The amount of Nepali money stashed away in Swiss banks has declined in 2011. According to ‘Banks of Switzerland 2011’ published by Swiss National Bank (SNB), Nepali deposits were worth Swiss francs 74.66 million (Rs 6.99 billion) in 2011, down from Swiss francs 97.14 million (Rs 9.09 billion) in 2010.
Nepali deposits in Swiss banks hit a 10-year high in 2007, as reported by The Kathmandu Post on May 27, 2009 (see “The Swiss connection”). The stash dropped in 2008 and 2009 before increasing again in 2010.
Bankers said stringent conditions in Swiss banks may have prompted depositors to move their deposits to other countries. The Swiss government has relaxed its banking secrecy laws that provided extreme forms of client confidentiality until two years ago.
“Now, Swiss banks have to reveal the actual beneficiary of the account,” said a CEO of a leading local bank. “Depositors may have transferred their money to safer destinations out of fear that their details might be revealed.”
Switzerland is currently grappling with a US crackdown on wealthy Americans hiding funds in its banks. It is also seeking to avoid European Union pressure to make its banking system more transparent with a series of withholding tax deals and lump-sum payments. Swiss officials recently pledged a clean-money strategy, and are now seeking to ensure that private bankers do not deal with funds that have not been taxed.
As Nepali commercial banks do not usually deposit their foreign currency holdings in banks in Switzerland, bankers assume that the money must have come from affluent Nepalis.
Bankers said that typically the money in Swiss banks is largely kickbacks that are paid to politicians for large deals.
“In case of kickbacks, the commissions associated with multi-million-dollar contracts of government agencies are settled abroad. The commission money does not enter Nepal, but are settled overseas and generally deposited in offshore accounts,” said one banker.
The money deposited in Swiss banks is only a small portion of the capital that has gone outside the country illegally.
A United Nations Development Programme (UNDP) report entitled “Illicit Financial Flows from the Least Developed Countries: 1990-2008” has for the first time recorded the extent of capital flight from the country.
The report had said US$ 9.1 billion in capital was siphoned out of the country during the period 1990-2008. On an average, US$ 480.4 million went out of the country annually.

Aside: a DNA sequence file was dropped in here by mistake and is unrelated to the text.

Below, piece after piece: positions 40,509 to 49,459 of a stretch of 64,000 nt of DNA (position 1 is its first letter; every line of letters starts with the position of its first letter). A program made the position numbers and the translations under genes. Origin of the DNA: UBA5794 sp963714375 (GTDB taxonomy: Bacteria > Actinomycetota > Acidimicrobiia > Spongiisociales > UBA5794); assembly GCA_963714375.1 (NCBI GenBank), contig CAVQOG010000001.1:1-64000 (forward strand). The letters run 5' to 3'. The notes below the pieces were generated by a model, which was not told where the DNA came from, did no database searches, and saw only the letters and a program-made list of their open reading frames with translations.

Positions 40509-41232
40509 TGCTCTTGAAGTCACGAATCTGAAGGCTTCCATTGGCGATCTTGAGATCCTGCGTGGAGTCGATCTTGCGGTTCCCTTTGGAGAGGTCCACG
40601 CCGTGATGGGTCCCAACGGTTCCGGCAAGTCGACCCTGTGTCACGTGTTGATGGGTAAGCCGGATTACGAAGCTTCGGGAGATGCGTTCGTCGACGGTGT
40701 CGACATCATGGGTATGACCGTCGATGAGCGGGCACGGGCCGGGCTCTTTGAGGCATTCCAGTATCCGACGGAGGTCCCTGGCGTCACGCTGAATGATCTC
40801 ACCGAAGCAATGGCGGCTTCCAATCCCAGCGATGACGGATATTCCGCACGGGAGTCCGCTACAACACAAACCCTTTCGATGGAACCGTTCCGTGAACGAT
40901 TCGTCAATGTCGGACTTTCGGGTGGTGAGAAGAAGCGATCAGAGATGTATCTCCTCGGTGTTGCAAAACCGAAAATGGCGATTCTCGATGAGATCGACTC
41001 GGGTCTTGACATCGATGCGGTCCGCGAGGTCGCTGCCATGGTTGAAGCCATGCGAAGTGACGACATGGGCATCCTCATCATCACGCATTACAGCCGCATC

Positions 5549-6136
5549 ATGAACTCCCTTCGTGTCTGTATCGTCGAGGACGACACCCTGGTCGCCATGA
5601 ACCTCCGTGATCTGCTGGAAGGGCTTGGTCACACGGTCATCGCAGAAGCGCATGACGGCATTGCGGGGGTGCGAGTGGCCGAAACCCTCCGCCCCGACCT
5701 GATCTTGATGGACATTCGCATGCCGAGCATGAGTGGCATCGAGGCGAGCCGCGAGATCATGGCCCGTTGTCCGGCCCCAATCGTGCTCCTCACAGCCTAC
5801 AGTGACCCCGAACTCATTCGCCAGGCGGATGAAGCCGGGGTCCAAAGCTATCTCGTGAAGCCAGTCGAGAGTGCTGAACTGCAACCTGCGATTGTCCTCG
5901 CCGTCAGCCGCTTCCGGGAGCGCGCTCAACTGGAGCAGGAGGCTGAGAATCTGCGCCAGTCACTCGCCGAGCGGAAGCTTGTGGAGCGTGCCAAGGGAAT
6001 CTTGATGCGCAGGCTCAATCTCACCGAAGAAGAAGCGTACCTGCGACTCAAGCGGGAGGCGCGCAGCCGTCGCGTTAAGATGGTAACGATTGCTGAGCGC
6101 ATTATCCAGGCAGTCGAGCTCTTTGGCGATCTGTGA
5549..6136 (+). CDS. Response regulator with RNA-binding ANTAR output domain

With traditional havens like Switzerland relaxing their secrecy laws, well-heeled Nepalis are increasingly looking towards the Middle East and Southeast Asian countries to park their money. Bankers said Dubai, Thailand, Hong Kong, Brunei and Singapore were the preferred hiding places for Nepalis with zillions.
Nepali laws bar investing abroad or keeping accounts in foreign banks. But that hasn’t stopped money from going abroad through illegal channels. Bankers said representatives of leading private banks like HSBC, Credit Suisse, UBS, Duetse, EFG, City and Coutts visit Nepal every year to meet individuals with a high net worth.
“There has been decline in the visits of these representatives of late,” said a banker. “It may also indicate that this market (Nepal) may be exhausted.”
The UN report stated that trade mis-pricing accounted for the bulk (65-70 percent) of illicit outflows from the LDCs, and the propensity for mis-pricing has increased along with increasing external trade. This holds true for Nepal too. Sources said businessmen associated with dealership of international products generally keep some part of their commissions in foreign banks.
Even when many countries are seriously working to curb the outflow of illicit capital, there has not been serious attempts by the government to control capital flight.
Two weeks ago, the Confederation of Nepalese Industries (CNI), had asked Finance Minister Barsha Man Pun to allow Nepalis to invest abroad legally. Finance Minister Pun said that the government was thinking of letting Nepalis do so.
Four years ago, an attempt was made to initiate a process for Nepali entrepreneurs to invest abroad. The Finance Ministry started work on amending the Ban on Nepali Investment in Foreign Countries Act 1964. The idea then was to allow investment in certain sectors where Nepali companies have competency.
Nepali money in Swiss banks
(Source:Swiss National Bank)